Leap Motion has announced the integration of its Leap Motion Controller feature into a new 17-inch laptop made by Hewlett-Packard. The motion-controlled notebook is a special edition HP Envy laptop that would be released next month. The price tag would be at $1,049.99.
Motion Controller is a revolutionary technology that facilitates playing, learning, creating, and exploring of PC features just by moving hands into the air. It is known to use advanced motion sensors to initiate interaction between the user and the computer.
The 17-inch HP Envy special edition laptop appears like a typical notebook PC. It also operates just like most other HP computing machines. However, anyone could easily notice the dark plastic window located in the surface. That is the integrated Leap Motion Controller, which would enable the laptop to interact with its user through motion using an embedded sensor. The controller could be activated and deactivated, upon the requirement of the user. It is a major feature that would make the laptop special and unique.
Reaching more consumers
In a statement, Leap Motion admitted that it was difficult to integrate its 3 X 1-inch Leap Motion Controller device into the laptop. To embed it into the HP portable PC, Leap Motion developed a brand new micro sensor, which is much smaller compared to the predecessor as it stands just 3.5 mm tall but still remains equally powerful.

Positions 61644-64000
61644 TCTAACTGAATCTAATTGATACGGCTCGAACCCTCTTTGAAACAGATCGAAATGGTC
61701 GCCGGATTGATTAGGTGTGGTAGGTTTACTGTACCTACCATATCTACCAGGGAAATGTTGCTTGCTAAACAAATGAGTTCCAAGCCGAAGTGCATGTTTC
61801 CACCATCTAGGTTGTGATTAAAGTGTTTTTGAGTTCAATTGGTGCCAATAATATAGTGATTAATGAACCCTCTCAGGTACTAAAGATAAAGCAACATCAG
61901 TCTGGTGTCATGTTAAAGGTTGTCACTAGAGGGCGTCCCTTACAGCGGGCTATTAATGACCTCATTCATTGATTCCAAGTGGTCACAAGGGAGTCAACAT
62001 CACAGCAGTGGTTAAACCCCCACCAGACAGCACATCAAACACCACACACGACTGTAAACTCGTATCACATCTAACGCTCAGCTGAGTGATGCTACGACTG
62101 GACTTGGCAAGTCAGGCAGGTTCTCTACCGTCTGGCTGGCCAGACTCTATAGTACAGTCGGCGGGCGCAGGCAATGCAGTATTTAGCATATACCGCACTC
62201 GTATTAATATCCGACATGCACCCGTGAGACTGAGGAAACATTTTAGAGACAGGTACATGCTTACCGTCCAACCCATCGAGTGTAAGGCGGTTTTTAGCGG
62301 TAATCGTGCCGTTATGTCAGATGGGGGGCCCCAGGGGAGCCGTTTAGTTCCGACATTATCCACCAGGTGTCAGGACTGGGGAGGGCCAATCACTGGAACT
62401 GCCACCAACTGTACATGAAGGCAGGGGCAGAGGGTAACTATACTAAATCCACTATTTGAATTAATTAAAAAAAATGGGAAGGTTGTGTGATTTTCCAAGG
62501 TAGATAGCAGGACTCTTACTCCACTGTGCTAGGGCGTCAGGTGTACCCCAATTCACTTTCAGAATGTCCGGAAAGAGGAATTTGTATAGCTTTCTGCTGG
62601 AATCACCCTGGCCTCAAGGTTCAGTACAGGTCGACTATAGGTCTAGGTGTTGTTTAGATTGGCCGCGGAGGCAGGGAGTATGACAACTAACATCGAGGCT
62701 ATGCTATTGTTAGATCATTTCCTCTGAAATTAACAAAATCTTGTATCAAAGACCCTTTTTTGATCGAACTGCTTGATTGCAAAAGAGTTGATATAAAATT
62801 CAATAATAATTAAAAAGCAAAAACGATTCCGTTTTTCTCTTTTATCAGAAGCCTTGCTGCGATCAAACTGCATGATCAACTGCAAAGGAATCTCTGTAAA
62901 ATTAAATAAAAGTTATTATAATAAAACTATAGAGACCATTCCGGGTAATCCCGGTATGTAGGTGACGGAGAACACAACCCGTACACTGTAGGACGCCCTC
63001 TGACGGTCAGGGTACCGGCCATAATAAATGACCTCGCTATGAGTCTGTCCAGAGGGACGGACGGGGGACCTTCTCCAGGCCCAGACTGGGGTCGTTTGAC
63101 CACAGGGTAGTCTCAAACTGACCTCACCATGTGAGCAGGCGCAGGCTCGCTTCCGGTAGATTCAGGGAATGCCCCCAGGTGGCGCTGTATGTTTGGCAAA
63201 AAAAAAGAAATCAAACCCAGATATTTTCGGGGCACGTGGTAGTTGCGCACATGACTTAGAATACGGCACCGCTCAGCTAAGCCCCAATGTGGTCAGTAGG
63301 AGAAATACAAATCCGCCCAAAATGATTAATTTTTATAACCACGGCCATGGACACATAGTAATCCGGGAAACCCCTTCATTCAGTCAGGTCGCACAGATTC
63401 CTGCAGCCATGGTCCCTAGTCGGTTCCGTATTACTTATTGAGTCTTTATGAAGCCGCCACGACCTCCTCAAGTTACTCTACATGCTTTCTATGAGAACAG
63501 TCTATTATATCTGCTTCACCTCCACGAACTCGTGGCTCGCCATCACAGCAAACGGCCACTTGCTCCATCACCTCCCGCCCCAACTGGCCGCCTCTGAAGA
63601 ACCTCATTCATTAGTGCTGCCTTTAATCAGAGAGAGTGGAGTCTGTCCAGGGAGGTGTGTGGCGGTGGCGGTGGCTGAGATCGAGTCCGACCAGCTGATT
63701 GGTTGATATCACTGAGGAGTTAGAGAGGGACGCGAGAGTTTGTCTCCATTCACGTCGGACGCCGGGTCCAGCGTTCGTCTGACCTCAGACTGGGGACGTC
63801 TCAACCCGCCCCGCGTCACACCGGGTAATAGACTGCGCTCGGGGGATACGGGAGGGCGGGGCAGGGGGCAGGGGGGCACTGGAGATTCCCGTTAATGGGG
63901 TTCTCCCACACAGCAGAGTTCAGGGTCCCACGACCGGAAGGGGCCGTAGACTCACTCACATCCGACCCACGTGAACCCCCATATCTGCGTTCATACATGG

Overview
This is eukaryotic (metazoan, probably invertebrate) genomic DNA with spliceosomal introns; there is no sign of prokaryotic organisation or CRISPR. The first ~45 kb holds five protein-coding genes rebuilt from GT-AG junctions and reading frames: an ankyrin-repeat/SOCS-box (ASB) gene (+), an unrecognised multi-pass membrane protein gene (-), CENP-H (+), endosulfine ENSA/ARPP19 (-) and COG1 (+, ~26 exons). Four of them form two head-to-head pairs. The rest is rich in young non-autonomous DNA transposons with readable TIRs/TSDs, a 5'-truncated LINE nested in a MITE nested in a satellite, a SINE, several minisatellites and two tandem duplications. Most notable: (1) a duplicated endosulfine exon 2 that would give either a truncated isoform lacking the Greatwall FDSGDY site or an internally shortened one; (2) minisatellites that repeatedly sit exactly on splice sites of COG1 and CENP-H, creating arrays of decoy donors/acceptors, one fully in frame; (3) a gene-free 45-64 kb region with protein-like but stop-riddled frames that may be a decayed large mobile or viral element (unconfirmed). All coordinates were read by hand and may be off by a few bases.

Shrinking technology without compromising its capabilities was a major achievement for Leap Motion. After its collaboration with HP, the company aims to further bring its motion control feature to more consumers. To this date, Leap Motion said it could only disclose the fact that its Leap Motion Controller would appear in more devices in the future. It refused to provide more details or to even name the companies it is collaborating with.
Leap Motion’s partnership with HP was announced in April. That time, both companies did not disclose too much about the possible collaboration between them.
Leap Motion first unveiled its controller technology in May. Leap Motion Controller instantly gathered interest from over 60,000 developers from all over the world. The special device has a 150-degree view. It is able to track and identify individual hands, including each of 10 fingers at about 290 frames each second. That technology was finally launched in July and was released with an $80 price tag per unit.